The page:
Compliance Issues: Ways to Report & Examples

Compliance Issues

Your organization may have defined processes and outlets for employees to share compliance issues with your HR team. If so, you’re already on the right track. Creating a safe outlet for employees to be able to report issues like harassment, threats of harm or violence, potential litigation, procedural violations, etc. is important. Following up on these compliance issues is critical. Being aware of these types of issues can help your organization stay in front of potential legal action, and can help keep your employees safe from danger. What happens when these reported issues come to you either anonymously (no name attached to the reported issue) or confidentially (name is attached, but not reported)? Either way, you may feel like your hands are tied, but I’d like to share some tips that can help you manage these issues that feel difficult to resolve. People Element collects compliance issues that are reported through our employee surveys, and shares them regularly with our client’s HR teams. We’re often consulted on the best ways to manage and follow up on issues that are reported confidentially. Below are my recommendations for how to deal with these issues, which is always better than doing nothing with them.

Best ways to report a compliance issue

Find information within the comment
Sometimes, feedback that is submitted confidentially will have some identifiable information within the comment that can help you follow up. For example, a confidential comment may come through that says “When I was working in the Marketing department…” We may not know who submitted the comment, but at least now we know that the issue can be isolated to the Marketing department. If you can read through a comment and narrow down where the issue might have occurred, that can provide some insight into who you can follow up with. When we report compliance issues to our clients, we will break confidentiality only in the most extreme cases – if someone is threatening harm to themselves or others. But we’ve been able to help clients follow up on less severe confidential issues simply by looking for identifiable information within a comment, which can help you keep track of themes in an area.

Pay attention to patterns
We can report confidential red flag issues back to our clients with a location and sometimes even department or job title demographic associated with it. That way, even if a compliance issue comes in without any identifiable information, we can provide some of those identifiers as long as it doesn’t break an employee’s confidentiality. For example, a comment might be reported that says “I was being verbally abused by my coworkers.” The employee doesn’t tell us what department he or she was working in, or even at which location the verbal abuse was coming from. The benefit of working with a third party is that as long as we’re not breaking our strict confidentiality threshold, we can provide demographic information with a comment like that, so a client will know what location and possibly which department the employee was working in when the incident occurred. Right now you might be thinking “Ok great, but what if I’m not working with you and I still need to manage my compliance issues?” I still highly recommend that you keep track of department/job title/location themes as best you can, to identify patterns of complaints or compliance violations. If anonymous comments come in and there is any identifiable info in them, keep track of that. If you start to notice a pattern of complaints from a certain location or group, it is more likely worth further investigation into that group.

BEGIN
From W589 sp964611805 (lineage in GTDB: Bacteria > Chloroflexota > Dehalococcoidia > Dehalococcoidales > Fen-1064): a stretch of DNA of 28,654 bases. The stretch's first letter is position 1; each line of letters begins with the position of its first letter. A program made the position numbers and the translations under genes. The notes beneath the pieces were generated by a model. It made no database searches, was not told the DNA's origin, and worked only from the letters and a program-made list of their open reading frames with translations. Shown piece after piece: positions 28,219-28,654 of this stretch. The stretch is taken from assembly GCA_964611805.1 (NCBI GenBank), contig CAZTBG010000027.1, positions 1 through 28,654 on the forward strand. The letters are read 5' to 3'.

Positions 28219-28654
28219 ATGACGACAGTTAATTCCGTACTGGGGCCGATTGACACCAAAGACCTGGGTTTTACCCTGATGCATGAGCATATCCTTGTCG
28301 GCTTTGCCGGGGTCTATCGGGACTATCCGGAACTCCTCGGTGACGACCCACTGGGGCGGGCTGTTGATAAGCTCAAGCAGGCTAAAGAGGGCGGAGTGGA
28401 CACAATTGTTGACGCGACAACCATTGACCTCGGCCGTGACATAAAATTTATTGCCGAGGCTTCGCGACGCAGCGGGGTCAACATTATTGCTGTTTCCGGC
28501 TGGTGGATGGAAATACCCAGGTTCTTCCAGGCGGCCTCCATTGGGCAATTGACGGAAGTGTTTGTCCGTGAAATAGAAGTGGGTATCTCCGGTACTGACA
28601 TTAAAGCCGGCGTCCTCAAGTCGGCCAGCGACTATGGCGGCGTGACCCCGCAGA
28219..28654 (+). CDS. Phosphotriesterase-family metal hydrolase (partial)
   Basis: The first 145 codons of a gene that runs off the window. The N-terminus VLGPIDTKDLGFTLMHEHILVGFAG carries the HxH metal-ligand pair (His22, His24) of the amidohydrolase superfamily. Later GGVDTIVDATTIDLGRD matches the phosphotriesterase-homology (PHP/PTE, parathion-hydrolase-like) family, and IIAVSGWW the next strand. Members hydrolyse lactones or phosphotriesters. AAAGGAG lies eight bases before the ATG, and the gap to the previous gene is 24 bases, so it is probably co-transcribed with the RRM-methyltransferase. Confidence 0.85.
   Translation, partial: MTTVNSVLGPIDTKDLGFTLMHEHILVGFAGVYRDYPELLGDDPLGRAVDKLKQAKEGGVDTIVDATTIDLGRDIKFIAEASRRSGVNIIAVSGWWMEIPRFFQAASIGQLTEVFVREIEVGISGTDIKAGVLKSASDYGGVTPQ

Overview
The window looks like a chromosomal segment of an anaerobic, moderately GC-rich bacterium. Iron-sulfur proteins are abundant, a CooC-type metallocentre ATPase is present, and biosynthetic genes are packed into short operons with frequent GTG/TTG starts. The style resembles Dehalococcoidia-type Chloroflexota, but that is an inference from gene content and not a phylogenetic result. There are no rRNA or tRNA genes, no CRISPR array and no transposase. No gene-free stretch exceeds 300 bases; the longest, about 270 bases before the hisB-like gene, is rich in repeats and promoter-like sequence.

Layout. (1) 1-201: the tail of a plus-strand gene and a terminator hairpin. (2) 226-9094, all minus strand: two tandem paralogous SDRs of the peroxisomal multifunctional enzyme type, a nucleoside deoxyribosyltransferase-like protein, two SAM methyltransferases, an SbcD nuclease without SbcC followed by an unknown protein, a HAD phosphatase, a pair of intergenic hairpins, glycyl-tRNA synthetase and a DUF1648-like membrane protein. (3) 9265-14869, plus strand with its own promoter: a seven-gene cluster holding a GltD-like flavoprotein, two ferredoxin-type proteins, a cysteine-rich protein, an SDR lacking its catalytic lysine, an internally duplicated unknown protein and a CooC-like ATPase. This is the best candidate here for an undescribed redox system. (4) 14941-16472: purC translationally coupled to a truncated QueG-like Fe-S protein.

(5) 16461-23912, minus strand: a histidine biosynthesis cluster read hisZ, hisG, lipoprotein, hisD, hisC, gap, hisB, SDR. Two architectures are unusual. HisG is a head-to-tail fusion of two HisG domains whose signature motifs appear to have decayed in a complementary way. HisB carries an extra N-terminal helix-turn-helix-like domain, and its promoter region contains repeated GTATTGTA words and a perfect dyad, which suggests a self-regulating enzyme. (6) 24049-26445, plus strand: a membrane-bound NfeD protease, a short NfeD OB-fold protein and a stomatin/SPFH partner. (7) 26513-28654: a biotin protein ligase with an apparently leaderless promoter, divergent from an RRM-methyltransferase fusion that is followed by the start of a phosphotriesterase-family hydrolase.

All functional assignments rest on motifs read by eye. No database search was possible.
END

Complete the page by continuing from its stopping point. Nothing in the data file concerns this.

Protect the person’s anonymity
Keep it safe for people to report confidentially or anonymously. If employees feel like it’s not safe to report concerns or complaints without retribution, I can almost guarantee that you’ll stop hearing about these compliance issues altogether. It is important to reiterate this idea with people outside of HR who you may be following up with regarding compliance issues. For instance, if you are following up with a department manager about a reported issue, remind the manager not to go on a “witch hunt,” to try to find out who complained. This can make everyone feel uncomfortable and can make it feel unsafe to report issues to you. I believe it’s more important in the long run to protect the safety and anonymity of the issue-reporting process than to find out who said what just so you can follow up on an issue. Sometimes being aware of an issue is all you can do, which leads me to my last tip…

Resolve and document the issue
If you’ve done all you can to follow up on an issue without harming the reporting process, sometimes all you can do is read the issue and mark it as read or resolved, even if the resolution is “there’s nothing we can do with this, considering the amount of information we have.” I do recommend recording that information somewhere, so that in the future if you need to show that you were aware of an issue, you’ve documented that you’ve done all you can with the information you have.

The process of following up on complaints and compliance issues can be tough, especially when the information you receive is reported confidentially. It can feel like you’re in a helpless situation, and sometimes you really might be. But I hope that these tips can help you manage these issues as much as you can and feel confident that you’ve done everything you can do to follow up on issues effectively while maintaining the integrity of the issue-reporting process.

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